Submitted By: Carole French DiSoto
The Interior Journal printed May 17, 1872 written by Lewis H. Bryant. April 23, 1872
from Missouri - The Interior Journal, May 17, 1872
Market, Platte County
Correspondence Interior Journal:
Some time since I saw in some
paper an announcement that you would start a paper in Stanford to be called the
Interior Journal. I felt very much gratified to know that the people of
my old home, "my faderland,"
would have a good paper, for I knew that if you were at the pilot house
to control it, the paper would be worth reading. I have, for some time,
I left Crab Orchard, Kentucky on
the 24th day of September last, with my family, passing through
Louisville when I crossed the Ohio River. The portion of Indiana through
We paid from 60 cents per bushel
for corn up to 80 cents all the state. Crossed the Wabash river at Vincennes, one of the oldest
settlements in the west, and a very nice town.
We fell in company with a lot of
very nice young men at this place from Hustonville, which whom we
traveled as far as St. Louis, through the most beautiful county on
I do not think we had to use our
breaks from Vincennes to St. Louis, a distance of 140 miles.
We passed the residence of an
old neighbor, Mr. P. H. Davenport. He was not at home, but we saw his
wife and son and daughter.
We crossed the Mississippi at
St. Louis, and I looked to see every wagon I had, smashed up, such
jamming, smashing, whooping and yelling, I never heard, nor do
If one wants to see business let
him go there, but don't take a family to cross in wagons in these ferry
boats. They will, however, have a great bridge completed before a great
We crossed the Missouri river at
St. Charles, twenty miles from St. Louis, over the best Mc-Adamized road
I ever saw, and one of the great beauties of it of it is that no toll is
We followed the North Missouri
railroad from St. Louis to Liberty, in Clay county, where we stayed one night with an old
citizen of Stanford, John Berry. He is living
The Kansas fever rages here.
Lands are lower in Platte county than they have been for twenty years.
Many persons who have been out in Kansas say that she is far ahead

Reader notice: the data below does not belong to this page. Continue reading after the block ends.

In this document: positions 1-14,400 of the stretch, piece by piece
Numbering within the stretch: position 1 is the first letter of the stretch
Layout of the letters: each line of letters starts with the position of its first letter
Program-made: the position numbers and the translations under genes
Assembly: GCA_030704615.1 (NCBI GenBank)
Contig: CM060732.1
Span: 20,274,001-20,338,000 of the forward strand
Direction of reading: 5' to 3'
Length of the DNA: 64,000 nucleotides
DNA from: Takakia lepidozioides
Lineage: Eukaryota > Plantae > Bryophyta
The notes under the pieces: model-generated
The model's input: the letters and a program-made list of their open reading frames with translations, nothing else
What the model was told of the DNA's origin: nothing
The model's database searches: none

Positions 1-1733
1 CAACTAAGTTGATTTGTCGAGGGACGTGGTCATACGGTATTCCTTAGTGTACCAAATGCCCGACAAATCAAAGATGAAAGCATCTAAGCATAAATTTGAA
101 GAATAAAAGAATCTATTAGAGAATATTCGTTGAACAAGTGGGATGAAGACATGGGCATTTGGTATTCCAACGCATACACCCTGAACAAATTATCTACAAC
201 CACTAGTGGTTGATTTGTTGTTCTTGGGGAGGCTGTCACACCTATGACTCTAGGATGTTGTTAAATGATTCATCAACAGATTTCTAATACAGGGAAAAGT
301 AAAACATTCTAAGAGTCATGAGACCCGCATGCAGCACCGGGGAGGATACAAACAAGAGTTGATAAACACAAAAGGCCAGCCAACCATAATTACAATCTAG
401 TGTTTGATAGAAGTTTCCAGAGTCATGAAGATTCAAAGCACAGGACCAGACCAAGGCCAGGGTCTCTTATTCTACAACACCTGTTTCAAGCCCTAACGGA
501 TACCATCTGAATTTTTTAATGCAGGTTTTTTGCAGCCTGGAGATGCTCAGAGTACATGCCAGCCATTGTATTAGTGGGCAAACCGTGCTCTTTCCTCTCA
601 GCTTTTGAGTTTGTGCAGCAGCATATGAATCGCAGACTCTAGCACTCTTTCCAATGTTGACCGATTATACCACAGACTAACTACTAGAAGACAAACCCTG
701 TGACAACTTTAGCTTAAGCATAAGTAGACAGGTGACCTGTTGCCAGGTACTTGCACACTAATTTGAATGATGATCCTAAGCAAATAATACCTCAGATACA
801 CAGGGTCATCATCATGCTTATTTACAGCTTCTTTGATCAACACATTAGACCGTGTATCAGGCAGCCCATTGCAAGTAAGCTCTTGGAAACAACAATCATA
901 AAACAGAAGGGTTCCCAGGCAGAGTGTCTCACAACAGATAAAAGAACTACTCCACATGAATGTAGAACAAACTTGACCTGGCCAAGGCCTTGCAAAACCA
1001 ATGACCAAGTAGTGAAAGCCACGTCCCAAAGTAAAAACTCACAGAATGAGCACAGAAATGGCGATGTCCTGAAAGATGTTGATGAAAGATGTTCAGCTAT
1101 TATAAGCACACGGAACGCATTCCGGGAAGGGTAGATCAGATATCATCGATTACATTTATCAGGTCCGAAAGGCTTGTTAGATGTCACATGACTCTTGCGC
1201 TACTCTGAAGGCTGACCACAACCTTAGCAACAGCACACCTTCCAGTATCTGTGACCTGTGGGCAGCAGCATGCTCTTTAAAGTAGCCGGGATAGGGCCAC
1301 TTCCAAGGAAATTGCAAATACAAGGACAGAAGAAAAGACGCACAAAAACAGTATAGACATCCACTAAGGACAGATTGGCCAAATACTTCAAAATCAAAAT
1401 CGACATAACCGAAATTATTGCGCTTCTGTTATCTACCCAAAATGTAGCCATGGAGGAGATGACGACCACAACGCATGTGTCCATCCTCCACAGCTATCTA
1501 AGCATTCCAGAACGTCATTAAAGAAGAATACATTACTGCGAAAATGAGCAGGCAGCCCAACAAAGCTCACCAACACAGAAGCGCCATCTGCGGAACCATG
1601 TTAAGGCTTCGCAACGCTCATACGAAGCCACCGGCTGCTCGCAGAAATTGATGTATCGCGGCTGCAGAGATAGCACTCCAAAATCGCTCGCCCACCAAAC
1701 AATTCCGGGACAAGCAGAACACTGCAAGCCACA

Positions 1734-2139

I rented a good farm in the
county, for this year, of three hundred and twenty acres, for which we
pay one-third of the grain. We commenced planting corn the
Spring has been backward, but
now very pleasant farming weather. The wheat crop is very much damaged
by the severe winter, but the people have sowed a tolerable large
Some of the peach crop, in low,
flat localities, is winter killed. The buds are now swollen and will be
out in a few days.
The people here do their own
work, as there are but a few negroes in the county. I have not had a
lock on my smoke house nor corn crib since I have been here. I want to
You look on the map and see that
is cut up by the
tributaries of the Arkansas river and that portion through which the
Atchison, Topeka and Santa' Fe railroad
I wish much for the colony from
old Lincoln to go out with me. of such as you have an abundance. We are
surprised to know that so many Kentuckians will remain in the old State,
This Western county is destined,
in less that twenty-five years, to rule the nation; if, in fact, she
does not already hold the balance of power.
We will gladly welcome all who
More anon. Yours & e. Lewis
P. S. Tell Tom Varnon to move
out here and get rich, and in due time we will send him to the State
Legislature and then to Congress---and all this shall be done before he
is fifty years old.
L. H. B.
[Note. -- A very interesting
portion of this letter was mislaid, which we regret exceedingly -